The Civil War in North Carolina

Reminiscences and Memoirs of North Carolina and Eminent North Carolinians

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of a sectional President was considered by many, and specially by South Carolina, a reason for secession, and on December 20, 1860, that State held a convention which declared the connection of that State with the Union dissolved, and proceeded to place the State in an attitude hostile to the United States. This example was followed by other States south of her.

        North Carolina's Legislature directed the question of calling a convention to be submitted to the people. The press, and the people were much exercised on this momentous question. The meeting of the people was largely attended, and addressed by the ablest statesmen, as Mr. Badger, Governors Morehead, and Graham, in opposition to secession. The people with just unanimity declared against calling a convention. But when (April 19, 1861) Sumter was fired upon, and surrendered to the Confederate Army, the "Northern heart was fired."

        On the 15th Lincoln had called for 75,000 troops; then the whole Southern section became aroused, the glorious summer time of peace gave place to the wintry blasts of war and discontent. Virginia seceded. This placed North Carolina in such a position that she must either join in a war against her neighbors and sisters, or unite her fortunes with them and share their fate. She did not now hesitate in her decision. Influenced by their views, a convention was called, which met on a day memorable in her history (May 20, 1861), and passed an ordinance of secession from the Federal Union, by a unanimous vote; the 20th of June of that year saw North Carolina a member of the Confederacy. To this measure Governor Graham made a strong but fruitless opposition. He wished the State to hold her destinies in her own hands, that she might act as the exigencies of the hour should require. He was eminently conservative in his views. He it was who opposed an ordinance to define and punish treason, in a speech of great power and matchless eloquence.

        He was calm and considerate whilst the tempests howled around him, and the signals of war burned in every beacon height.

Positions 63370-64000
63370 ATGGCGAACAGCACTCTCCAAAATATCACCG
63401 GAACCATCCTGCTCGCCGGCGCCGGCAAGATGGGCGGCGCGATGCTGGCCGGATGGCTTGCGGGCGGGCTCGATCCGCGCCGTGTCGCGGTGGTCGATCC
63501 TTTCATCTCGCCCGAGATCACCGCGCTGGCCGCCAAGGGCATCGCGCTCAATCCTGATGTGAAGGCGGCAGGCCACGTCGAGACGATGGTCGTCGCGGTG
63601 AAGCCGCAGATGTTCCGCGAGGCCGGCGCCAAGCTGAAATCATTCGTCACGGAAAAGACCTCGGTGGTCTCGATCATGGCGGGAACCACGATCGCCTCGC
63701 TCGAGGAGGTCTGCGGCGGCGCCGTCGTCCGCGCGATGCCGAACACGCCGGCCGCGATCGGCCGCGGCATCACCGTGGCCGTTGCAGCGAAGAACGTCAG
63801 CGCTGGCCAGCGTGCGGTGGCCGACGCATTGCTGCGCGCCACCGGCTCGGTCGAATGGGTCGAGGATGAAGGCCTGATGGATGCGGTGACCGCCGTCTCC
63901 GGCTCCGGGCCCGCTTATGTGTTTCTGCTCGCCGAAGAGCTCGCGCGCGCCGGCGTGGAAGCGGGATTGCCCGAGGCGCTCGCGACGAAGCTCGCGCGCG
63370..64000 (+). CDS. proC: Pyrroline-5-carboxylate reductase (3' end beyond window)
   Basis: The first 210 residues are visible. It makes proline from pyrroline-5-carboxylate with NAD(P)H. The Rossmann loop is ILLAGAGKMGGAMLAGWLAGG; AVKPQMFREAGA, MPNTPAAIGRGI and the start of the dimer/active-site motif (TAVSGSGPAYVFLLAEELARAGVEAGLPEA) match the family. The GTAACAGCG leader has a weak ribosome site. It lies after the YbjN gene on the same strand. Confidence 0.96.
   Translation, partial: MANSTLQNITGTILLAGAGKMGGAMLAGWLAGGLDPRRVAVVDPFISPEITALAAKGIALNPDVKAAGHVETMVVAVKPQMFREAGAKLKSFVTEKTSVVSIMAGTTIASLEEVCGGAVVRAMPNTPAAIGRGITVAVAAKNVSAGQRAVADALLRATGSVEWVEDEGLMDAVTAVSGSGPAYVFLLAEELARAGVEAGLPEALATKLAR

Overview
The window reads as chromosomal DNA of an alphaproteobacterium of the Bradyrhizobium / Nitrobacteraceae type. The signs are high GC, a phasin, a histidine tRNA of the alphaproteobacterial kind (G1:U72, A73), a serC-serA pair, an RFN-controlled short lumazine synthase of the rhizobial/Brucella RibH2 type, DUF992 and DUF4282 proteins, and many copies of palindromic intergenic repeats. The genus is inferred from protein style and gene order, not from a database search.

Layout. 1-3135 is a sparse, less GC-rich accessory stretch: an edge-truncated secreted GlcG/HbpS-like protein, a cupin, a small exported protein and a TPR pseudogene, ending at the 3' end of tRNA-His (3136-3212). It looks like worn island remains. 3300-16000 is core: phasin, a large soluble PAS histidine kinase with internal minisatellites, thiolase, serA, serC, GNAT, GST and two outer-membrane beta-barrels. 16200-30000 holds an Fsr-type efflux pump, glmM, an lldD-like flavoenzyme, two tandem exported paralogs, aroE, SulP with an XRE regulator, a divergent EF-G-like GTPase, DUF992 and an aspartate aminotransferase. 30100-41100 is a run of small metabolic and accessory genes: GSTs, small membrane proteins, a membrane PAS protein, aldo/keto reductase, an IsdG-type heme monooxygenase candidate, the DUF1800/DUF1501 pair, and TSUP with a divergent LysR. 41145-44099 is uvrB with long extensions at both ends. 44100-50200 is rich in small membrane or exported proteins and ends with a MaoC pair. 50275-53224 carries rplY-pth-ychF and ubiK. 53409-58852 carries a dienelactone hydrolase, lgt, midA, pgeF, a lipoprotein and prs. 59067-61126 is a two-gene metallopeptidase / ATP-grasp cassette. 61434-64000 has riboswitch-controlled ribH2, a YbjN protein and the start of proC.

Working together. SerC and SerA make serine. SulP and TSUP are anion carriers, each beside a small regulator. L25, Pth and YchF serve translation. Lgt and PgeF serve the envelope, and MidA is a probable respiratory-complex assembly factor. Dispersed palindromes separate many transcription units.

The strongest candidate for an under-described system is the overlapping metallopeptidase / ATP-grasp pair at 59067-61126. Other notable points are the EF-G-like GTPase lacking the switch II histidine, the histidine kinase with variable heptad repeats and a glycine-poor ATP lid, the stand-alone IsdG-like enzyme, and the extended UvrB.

In December, 1863, Governor Graham was elected to the Confederate Senate by a majority of two-thirds of the Legislature, and took his seat in May, 1864. This was a perilous period for the Confederate cause, and it needed all the counsel, comfort and support that could be afforded. The brilliant success of early years of the war had been followed by a succession of defeats and disasters. The battle of Gettysburg, that very Waterloo of the war, had been fought and lost to the Confederates; Vicksburg had fallen, and the armies of the North had cut the South in twain. Sherman had made his "march to the sea," his track was marked by rapine and desolation. The force opposed to the South, was as seven to one.*

        * The whole number of Confederates surrendered, including Lee's command, amounted to 150,000. The whole number of Federals amounted to 1,050,000. (Stephens' Hist. U. S., p. 161).

It had become plain that the war could not be longer successfully prosecuted by the South.

        In this cloud of gloom, a ray of hope appeared in the form of a conference at Hampton Roads, between Lincoln and the Confederate Commissioners; this took place on February 3, 1865. The terms offered by Mr. Lincoln were, that the seceded States should return to the Union, with slavery as it was; but that slavery was liable to be abolished by an amendment to the Constitution. The Southern Commissioners demanded independence. There could be no compromise reached, and the conference ended.

        On their return, the commissioners, Mr. Davis and Mr. Benjamin, made speeches to the public, but they seemed flat, almost insipid. The tenor of the speeches made by Mr. Davis and Mr. Benjamin, showed that they were not based upon a realization of the facts of the case, but Mr. Graham did realize the true condition of affairs in all its force. His letters, published in "The Last Ninety Days of the War," show how clearly his vision swept the political horizon. The Congress
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